Sow Bugs / Pill Bugs
The Brown Recluse Spider
The brown recluse is a brown spider with a violin shaped marking on its abdomen. They will invade houses looking for insects to feed on. They possess a powerful venom, but normally do not bother humans unless we bother them. In most cases bites are caused by unintentional contact by humans. Bites are usually painless causing soft skin necrosis up to two hours after the bite happens. These spiders can be mistaken for the common house spider, whose venom poses no threat to humans.
The Black Widow Spider
A very famous species, the black widow has a shiny black body with a red hourglass shaped marking on its underside. This marking is a warning sign as black widows contain a venom that is a powerful neurotoxin that attacks the nervous system, causing pain and serious illness in humans. Around houses they spin their webs in woodpiles, basements and crawlspaces feeding on the insects they catch in their webs. They are not aggressive arachnids, but if they are threatened or touched, usually accidentally, they will bite. Contrary to belief, the female rarely eats the male after mating.
Spiders have earned a nasty reputation due to their venom and their creepy appearance. They can be considered a pest due to the mess they make with their webs, their venom and their general creepy crawliness but most species are actually beneficial, consuming flies and mosquitos in the wild and around homes. Exterior treatments to control other insects are your best defence against spiders invading your home.
The House Centipede
The House Centipede is a very common sight throughout North America, particularly found in indoor locations that are wet or damp and most often times active at night. In warmer climates, they may be found outdoors as well as indoors. The common house centipede is an incredibly quick predacious insect.
House Centipedes are no strangers to bathtubs and will sometimes emerge from drain holes. Other house locations that they may be found in is the crawlspace, near the porch area (drawn in by porch lights) and in basin-type setups.
House Centipedes are covered with black and yellow to white coloring. Legs appear to surround the body which consists of 15 pairs of banded legs. The body itself is striped lengthwise with a dark-to-light-to-dark pattern. Large compound eyes adorn the head and males typically have very long antennae. The last pair of legs in the series on the body will typically be the longest. As hideous as these insects may appear, the House Centipede is actually super-beneficial to the under-workings of a home, assisting in keeping bigger pests such as cockroaches and moths at bay. House Centipedes move EXTREMELY fast and run with their bodies held high above the ground.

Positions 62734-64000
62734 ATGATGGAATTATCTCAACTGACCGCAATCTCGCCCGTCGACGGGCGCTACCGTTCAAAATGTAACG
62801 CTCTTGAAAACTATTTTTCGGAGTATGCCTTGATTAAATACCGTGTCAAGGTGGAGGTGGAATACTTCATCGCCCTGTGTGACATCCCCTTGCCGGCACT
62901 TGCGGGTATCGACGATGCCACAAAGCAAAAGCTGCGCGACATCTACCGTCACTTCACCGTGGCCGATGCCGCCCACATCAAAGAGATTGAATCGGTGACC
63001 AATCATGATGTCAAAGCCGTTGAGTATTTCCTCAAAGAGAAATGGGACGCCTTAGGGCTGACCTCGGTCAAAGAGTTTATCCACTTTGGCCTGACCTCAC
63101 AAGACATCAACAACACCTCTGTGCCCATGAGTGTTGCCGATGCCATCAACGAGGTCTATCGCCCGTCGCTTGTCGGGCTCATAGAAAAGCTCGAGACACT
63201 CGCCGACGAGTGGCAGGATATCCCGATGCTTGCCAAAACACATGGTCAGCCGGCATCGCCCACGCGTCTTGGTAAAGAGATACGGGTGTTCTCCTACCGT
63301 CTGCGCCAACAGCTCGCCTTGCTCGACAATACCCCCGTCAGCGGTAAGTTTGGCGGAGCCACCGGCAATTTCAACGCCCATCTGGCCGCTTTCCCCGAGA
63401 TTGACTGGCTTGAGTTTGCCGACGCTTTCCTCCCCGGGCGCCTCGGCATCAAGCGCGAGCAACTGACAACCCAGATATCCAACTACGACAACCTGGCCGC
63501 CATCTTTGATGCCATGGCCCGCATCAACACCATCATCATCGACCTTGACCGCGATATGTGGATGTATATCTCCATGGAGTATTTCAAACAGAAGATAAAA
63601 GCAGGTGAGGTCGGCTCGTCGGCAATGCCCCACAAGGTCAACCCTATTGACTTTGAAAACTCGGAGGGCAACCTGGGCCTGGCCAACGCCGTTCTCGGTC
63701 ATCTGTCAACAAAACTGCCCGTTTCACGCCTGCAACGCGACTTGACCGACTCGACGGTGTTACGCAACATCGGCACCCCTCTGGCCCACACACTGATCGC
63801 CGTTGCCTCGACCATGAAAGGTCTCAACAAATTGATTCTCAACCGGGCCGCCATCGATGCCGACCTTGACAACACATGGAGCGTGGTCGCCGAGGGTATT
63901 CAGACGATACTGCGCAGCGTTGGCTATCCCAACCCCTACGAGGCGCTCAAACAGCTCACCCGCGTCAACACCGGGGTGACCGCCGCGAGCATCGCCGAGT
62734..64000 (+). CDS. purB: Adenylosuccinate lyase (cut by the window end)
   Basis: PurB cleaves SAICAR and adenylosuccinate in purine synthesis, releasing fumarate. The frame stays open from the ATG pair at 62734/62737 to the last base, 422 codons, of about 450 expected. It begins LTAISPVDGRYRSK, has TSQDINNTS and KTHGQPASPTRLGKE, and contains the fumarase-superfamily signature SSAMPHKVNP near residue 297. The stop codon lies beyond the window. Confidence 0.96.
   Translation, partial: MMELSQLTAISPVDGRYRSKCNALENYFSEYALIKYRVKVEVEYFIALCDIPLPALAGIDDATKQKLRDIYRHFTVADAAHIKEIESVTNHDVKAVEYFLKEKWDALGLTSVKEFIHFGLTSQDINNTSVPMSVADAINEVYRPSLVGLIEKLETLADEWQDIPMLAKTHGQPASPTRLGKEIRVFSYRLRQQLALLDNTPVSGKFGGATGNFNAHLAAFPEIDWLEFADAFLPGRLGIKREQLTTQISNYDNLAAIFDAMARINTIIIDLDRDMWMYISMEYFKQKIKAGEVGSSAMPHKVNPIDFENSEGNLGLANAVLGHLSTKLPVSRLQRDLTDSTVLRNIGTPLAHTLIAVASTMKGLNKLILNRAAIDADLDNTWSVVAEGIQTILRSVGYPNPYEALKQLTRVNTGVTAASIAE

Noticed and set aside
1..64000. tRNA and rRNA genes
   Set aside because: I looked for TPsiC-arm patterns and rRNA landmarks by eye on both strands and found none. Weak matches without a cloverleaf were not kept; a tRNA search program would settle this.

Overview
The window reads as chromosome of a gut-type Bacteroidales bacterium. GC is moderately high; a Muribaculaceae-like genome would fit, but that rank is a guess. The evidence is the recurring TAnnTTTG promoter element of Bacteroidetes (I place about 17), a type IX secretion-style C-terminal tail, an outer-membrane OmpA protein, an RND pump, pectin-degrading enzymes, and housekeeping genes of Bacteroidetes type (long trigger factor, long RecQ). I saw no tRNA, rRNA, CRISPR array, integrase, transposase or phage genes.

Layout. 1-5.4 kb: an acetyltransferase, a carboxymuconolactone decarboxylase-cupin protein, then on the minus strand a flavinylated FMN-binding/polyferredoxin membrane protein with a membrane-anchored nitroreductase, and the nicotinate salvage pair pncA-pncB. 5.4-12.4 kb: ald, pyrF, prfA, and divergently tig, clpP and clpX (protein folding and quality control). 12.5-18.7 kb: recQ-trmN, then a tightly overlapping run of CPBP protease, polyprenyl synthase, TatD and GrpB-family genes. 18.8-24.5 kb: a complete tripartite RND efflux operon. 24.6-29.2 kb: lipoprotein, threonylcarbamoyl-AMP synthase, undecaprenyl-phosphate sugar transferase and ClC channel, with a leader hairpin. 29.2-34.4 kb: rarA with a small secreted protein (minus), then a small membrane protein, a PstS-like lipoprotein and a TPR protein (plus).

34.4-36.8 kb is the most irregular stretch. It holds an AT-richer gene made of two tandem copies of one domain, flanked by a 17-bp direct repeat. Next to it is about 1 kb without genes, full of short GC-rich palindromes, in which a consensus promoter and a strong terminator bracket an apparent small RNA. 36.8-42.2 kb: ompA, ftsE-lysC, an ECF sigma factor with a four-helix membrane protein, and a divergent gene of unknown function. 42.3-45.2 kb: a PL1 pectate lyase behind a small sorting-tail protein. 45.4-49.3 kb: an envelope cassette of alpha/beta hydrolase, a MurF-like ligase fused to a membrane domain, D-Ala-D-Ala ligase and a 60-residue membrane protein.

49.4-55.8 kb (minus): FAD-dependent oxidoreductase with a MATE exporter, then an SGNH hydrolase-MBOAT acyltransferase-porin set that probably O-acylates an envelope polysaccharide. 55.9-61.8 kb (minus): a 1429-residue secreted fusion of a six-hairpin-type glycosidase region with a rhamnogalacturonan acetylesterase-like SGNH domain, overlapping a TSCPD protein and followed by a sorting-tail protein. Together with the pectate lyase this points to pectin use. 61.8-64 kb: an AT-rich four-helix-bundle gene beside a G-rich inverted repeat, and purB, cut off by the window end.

The European Earwig is the most common pest species around homes and gardens. They are black to brown, ½” to ¾” long with a flattened body featuring a pair of curved pincers on their rear end. They are nocturnal, hiding in dark cracks and crevices during the day and are active hunters and scavengers, entering buildings in search of food. They are true omnivores and damage flowers, fruits and vegetables by feeding on the shoots of these plants. They have no natural enemies other than man in North America and therefore are growing in numbers. A common myth about earwigs is that they crawl into your ears while you sleep and lay eggs in your brain. Sometimes a change of your exterior environment can be your best help.
Stink Bugs / Shield Bugs
Stink bugs are insects that are common in rural areas as they tend to infest fruit trees in orchards. They get their name from their ability to produce a rank odour when threatened. In the fall they enter homes and go into hibernation. Warm temperatures in homes may bring them out of their hibernation causing them to fly clumsily around light fixtures.